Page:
To claim that the rich earn what they have also ignores the fact that most of the people who depend on social services do work — only they work for their poverty rather than their wealth. Many of them depend on the state because the jobs available to them — the ones produced by the much-vaunted job creators — don’t pay enough to allow them to live. Thus welfare payments to the poor effectively operate as yet another kind of corporate subsidy, making up for the difference between the increasing cost of living and declining real wages. California taxpayers alone pay $86 million dollars annually to subsidize Wal-Mart via state assistance to its employees and their children.
America’s socioeconomic elite has been successful in part because it has been allowed to get away with the argument that its success has nothing to do with the state: with a little elbow grease, the rich seem to say, the poor can be just like them. And the poor may all be too ready to agree. “Socialism never took root in America,” John Steinbeck said, “because the poor see themselves not as an exploited proletariat but as temporarily embarrassed millionaires.” It’s a myth dear to the American psyche, the myth that Obama tried to pierce when he insisted that “you didn’t build that.” And while Obama might have retained the presidency, Romney and his ideological comrades have won, it seems, the long fight against “state dependence.”
The tax bill passed by Congress just in time to avert the “fiscal cliff,” making the Bush tax cuts permanent for households under the $450,000 threshold, will cost the government $3.6 trillion over the next decade, as compared with the $4.5 trillion it would have cost if the Bush tax cuts had stayed in place. That isn’t a lot in savings — and isn’t enough to allow the government to continue funding social services at current levels. In the short term, America’s rich, those earning above $450,000, will see their tax bills increase. But in the long term, it’s America’s poor who will be paying. Under the terms of the latest deal, the poor will enjoy a temporary extension on refundable tax credits; at the same time, the Bush-era estate tax cut, which will cost about $375 billion over the next decade as compared with the Clinton-era estate tax policy and will benefit only millionaires and their children, was made permanent. This month, the ‘sequester’ – a doomsday machine created during the fiscal cliff crisis – was detonated by a combination of Republican intransigence and Democratic foolishness. The sequester means a further $85 billion in permanent budget cuts – including an 11 percent reduction in long-term unemployment benefit, a $9.9 billion cut to Medicare, a $2 billion cut to public housing, and a $1.3 billion cut to public education – and is estimated to cost around 750,000 jobs. Meanwhile, of the 47 percent that Romney lambasted for not paying taxes and scrounging off the state, 7,000 are millionaires.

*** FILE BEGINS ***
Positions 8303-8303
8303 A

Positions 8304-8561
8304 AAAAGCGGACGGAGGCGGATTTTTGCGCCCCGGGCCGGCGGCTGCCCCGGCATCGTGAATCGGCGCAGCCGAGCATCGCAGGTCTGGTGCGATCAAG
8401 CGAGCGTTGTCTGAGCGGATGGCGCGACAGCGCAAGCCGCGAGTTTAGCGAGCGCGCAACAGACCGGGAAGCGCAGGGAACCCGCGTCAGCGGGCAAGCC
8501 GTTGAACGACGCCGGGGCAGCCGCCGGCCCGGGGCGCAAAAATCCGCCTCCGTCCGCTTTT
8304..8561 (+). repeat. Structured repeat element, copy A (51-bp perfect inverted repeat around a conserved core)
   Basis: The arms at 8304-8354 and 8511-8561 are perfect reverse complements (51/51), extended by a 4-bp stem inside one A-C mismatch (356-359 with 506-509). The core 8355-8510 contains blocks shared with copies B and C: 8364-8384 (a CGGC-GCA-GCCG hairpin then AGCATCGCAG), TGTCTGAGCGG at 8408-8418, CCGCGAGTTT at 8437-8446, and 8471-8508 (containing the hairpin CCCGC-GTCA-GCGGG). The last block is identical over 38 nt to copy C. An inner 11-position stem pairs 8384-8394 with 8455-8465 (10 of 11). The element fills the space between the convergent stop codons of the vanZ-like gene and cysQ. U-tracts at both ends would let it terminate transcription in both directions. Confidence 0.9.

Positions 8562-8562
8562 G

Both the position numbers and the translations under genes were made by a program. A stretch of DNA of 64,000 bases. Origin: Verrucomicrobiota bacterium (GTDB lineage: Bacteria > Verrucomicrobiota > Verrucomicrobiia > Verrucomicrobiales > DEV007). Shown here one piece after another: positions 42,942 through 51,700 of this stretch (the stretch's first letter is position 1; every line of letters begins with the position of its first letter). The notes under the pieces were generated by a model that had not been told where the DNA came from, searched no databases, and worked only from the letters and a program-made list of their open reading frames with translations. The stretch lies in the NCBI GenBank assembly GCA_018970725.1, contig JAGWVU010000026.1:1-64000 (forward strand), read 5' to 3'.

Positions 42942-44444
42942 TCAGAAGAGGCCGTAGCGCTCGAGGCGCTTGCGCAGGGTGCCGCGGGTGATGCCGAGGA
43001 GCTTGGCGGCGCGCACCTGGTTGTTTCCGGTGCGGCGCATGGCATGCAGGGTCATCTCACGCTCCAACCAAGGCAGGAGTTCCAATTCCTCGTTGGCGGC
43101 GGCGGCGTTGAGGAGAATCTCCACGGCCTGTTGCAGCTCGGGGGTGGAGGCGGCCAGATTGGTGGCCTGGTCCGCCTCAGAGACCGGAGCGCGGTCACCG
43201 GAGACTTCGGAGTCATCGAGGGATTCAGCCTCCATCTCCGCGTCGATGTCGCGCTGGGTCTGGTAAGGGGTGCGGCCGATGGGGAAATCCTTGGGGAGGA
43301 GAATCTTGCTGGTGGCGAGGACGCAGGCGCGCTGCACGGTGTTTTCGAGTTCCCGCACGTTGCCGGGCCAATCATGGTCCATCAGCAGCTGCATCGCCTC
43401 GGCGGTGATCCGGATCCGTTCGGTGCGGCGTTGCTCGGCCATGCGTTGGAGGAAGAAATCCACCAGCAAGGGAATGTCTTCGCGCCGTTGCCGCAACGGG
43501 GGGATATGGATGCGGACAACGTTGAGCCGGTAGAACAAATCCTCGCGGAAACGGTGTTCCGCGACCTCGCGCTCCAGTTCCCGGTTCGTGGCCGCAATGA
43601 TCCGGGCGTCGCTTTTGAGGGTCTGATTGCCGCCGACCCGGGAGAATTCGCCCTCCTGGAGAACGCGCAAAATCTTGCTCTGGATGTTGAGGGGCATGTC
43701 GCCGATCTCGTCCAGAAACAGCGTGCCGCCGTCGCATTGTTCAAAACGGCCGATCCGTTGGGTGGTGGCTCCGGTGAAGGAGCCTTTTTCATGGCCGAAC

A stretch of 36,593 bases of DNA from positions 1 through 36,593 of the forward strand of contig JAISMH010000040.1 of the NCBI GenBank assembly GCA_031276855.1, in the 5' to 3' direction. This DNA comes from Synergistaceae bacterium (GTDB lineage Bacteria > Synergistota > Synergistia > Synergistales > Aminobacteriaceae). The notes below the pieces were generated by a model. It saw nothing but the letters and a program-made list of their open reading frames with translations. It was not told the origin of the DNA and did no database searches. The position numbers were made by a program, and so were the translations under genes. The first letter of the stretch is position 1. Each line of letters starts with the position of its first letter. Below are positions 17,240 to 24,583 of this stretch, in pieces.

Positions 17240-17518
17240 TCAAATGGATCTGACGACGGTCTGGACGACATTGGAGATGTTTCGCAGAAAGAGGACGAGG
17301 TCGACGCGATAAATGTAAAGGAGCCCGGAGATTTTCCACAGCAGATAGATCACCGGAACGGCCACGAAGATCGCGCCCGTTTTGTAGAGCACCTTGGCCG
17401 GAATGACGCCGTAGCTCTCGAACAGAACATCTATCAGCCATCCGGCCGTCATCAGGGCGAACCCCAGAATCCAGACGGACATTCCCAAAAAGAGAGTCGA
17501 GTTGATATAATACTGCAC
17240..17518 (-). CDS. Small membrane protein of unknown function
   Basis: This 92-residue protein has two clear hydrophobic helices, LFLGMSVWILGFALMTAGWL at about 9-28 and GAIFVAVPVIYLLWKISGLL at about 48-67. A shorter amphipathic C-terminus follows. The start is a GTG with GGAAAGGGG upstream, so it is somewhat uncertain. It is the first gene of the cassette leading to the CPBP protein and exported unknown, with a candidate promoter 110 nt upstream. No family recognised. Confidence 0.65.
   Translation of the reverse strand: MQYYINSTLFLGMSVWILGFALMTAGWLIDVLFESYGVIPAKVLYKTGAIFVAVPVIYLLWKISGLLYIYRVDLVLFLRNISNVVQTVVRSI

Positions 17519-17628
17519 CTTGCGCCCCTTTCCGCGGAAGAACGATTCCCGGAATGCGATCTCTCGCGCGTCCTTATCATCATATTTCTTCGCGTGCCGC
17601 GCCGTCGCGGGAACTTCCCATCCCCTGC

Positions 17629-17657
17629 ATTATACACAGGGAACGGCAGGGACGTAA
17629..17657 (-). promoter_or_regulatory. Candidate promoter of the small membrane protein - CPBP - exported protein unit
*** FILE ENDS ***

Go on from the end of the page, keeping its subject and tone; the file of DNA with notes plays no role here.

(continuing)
We are all dependents of the state, not just the poor, and it’s certainly not the poor who benefit most from their dependence. The question isn’t who is dependent on the state, but whether the current political settlement treats everyone with fairness and dignity: whether the odds are stacked in particular people’s favor, whether some are able to prosper only at the expense of others, whether everyone has an equal opportunity to make a decent human life. That we may not like the answers to these questions is the very reason we should ask them.
Originally published in the New York Times, 26th February 2013